Copyright 2018, Sarah Hartwell

Jig-jogging towards the tape is when jockeys tell each other who wants to lead the pace, whose horse jumps to the left or pulls to the right or, deity forbid, kicks out at the start. The starter is happy and the flag goes down and we’re off. It’s not a big field, and I tuck Red - my mount’s nickname - into position behind the leaders, content to follow them in spite of the mud kicked up into my face.

The first fence quickly looms before us – a plain fence – and there is the brief break in hoofbeats and the crashing of birch as we all clear it safely. Red settles into his stride and we’re quickly upon the second. The distance between the two fences means we must put in a short stride before take-off or risk landing too steeply. Red puts in a “short one,” and is over safely, but one of the horses behind me wasn’t so clever and I hear the yell as his rider is dumped over his mounts shoulder, leaving the horse to continue rider-less and the jockey swearing at his premature departure from competition.

Another plain one, then an open ditch, and now the field is starting to stretch out with some playing a waiting game and others keeping up with the pace. Out of the corner of my eye I see a pale grey keeping pace with me. I don’t recognise the jockey or his pale colours, so he must be one of the amateurs. From his cheekbones, it looks like he’s been starving himself to keep his weight down. The grey stays level with me for the next two fences, and then I ask Red for a bit more speed to move up a position. Red ups the tempo, but the grey is still keeping pace with us, perfectly matching us stride-for-stride.

The next one is another open ditch and we’re meeting it wrong. With no room for fancy footwork, Red takes off early and lands steeply, his forelegs buckling as he pitches me over his right shoulder. I land hard with a ton of racehorse on top of me. Red snorts, catching his breath, but makes no effort to get up. Trapped underneath him I can’t catch my breath either. Then someone is pulling me by the shoulders, pulling me free at the same time as Red rolls to his feet and is caught by the reins before instinct sets him in pursuit of the fast disappearing herd.

“Easy, easy,” says the man who pulled me clear, and from my prone position I see the legs of the pale grey horse, one hind-leg resting on the tip of the hoof in rest. He’s pulled up. Maybe he was badly hampered when I was pitched “out of the side door.”

“Cheers mate,” I cough, as I get my feet under me. I double over to catch my breath.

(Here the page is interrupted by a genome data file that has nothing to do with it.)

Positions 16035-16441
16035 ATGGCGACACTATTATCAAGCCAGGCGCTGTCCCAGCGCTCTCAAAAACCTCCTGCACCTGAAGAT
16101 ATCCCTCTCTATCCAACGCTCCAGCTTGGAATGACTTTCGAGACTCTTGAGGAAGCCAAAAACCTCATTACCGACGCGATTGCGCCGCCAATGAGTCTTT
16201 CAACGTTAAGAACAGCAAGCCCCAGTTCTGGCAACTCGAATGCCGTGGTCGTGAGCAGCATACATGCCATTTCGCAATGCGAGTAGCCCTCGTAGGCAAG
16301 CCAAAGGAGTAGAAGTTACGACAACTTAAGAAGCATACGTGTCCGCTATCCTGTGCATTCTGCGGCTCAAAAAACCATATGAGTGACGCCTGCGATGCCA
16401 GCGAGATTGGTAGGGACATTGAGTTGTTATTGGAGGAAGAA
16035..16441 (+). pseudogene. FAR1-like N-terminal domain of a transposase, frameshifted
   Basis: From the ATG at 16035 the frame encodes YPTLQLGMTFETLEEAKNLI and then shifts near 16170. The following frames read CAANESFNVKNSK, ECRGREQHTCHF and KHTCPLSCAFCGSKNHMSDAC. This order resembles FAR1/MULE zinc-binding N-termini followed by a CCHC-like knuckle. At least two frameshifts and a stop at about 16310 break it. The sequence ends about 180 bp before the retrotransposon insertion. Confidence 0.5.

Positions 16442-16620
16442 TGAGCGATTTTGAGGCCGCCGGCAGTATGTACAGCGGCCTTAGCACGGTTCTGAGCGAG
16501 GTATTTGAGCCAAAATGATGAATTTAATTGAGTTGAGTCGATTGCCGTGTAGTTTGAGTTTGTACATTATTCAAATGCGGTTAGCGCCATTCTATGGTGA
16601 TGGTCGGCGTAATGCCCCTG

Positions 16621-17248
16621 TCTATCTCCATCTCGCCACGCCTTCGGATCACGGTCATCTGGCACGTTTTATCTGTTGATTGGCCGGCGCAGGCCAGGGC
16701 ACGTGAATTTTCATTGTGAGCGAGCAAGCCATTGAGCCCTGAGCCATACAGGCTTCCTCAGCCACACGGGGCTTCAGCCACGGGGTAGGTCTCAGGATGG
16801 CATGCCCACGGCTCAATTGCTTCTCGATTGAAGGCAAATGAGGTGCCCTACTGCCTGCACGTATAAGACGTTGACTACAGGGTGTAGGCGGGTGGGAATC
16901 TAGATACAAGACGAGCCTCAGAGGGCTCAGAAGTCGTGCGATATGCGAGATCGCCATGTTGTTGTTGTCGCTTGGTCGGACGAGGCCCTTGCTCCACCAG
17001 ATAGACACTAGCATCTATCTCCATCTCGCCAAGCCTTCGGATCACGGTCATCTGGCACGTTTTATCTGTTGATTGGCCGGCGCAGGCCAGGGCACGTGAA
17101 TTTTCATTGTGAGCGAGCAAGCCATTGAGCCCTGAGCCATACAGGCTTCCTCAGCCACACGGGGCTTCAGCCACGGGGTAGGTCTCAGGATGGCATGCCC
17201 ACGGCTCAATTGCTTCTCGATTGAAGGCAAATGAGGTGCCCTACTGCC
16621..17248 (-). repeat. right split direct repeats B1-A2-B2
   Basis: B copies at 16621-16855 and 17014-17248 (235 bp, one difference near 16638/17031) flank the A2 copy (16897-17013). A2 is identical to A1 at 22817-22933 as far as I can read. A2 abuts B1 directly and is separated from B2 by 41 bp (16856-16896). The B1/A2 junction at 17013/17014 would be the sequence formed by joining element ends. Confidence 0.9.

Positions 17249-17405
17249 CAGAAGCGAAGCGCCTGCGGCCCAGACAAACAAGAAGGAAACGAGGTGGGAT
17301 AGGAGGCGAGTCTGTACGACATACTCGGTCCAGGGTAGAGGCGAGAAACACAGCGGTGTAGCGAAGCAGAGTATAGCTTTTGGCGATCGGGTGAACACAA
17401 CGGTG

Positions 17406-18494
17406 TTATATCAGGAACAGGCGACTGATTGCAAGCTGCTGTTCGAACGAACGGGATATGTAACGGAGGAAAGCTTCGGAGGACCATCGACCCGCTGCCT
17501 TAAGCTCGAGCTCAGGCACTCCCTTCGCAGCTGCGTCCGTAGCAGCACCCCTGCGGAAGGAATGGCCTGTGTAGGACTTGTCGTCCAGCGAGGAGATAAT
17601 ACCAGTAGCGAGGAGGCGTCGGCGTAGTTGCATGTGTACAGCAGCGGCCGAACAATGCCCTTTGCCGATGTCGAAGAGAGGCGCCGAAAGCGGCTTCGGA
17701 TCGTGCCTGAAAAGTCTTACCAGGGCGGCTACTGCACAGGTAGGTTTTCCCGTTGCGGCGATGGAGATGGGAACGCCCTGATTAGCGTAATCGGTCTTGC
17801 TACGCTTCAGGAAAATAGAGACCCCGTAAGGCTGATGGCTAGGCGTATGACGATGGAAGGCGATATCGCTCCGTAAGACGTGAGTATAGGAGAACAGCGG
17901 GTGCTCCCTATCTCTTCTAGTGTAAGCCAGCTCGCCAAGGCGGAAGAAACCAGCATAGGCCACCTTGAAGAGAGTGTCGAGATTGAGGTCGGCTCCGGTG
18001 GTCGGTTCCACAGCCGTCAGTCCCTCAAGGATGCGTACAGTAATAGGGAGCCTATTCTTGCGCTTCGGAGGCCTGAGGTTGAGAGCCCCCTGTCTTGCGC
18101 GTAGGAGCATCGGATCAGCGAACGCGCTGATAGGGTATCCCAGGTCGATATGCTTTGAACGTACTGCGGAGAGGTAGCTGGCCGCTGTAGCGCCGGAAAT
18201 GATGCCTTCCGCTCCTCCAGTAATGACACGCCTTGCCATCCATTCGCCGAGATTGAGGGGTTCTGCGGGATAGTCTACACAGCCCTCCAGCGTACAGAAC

There’s a hubbub and green screens are being set up where I fell. Maybe Red is being attended to. There’s a lot of shouting though, and paramedics, rather than vets, are giving instructions. Someone is dismantling the running rail to back an ambulance onto the track. Only thing I can think of is that a photographer got too close and got a blow from thrashing hooves when Red came down. I can hear the approaching thunder of horses on their second circuit and a steward is shouting and waving his flag, telling them to bypass this obstacle. They sweep past us, kicking up divots of turf, and the pale grey shows no signs of wanting to follow them, even though no-one has a hold of him. There’s a light mist descending and they are quickly out of sight.

I’m anxious to know what’s going on behind the screens. It must be serious because the officials holding the screens in place are taking no notice of us. I look towards the other jockey standing with me. He’s gaunt and whey-faced with dark shadows round his eyes, like someone who hasn’t slept for too long. His horse seems totally unperturbed by everything going on around us.

“Multiple broken ribs,” he says, “crushed pelvis, two broken thoracic vertebrae, severing the spinal cord,” he added, “if you go back you’ll be paralysed. Punctured lung, ruptured liver …. Yes, that’s you in there.”

Then I understand who the gaunt rider of the pale horse is.

The mist thickens into a fog and I can hear a muffled public announcement telling everyone that the race meeting is being abandoned due to “serious incident on the course.”

Death offers me a leg up onto his pale horse, then takes hold of the bridle and leads us into the fog.


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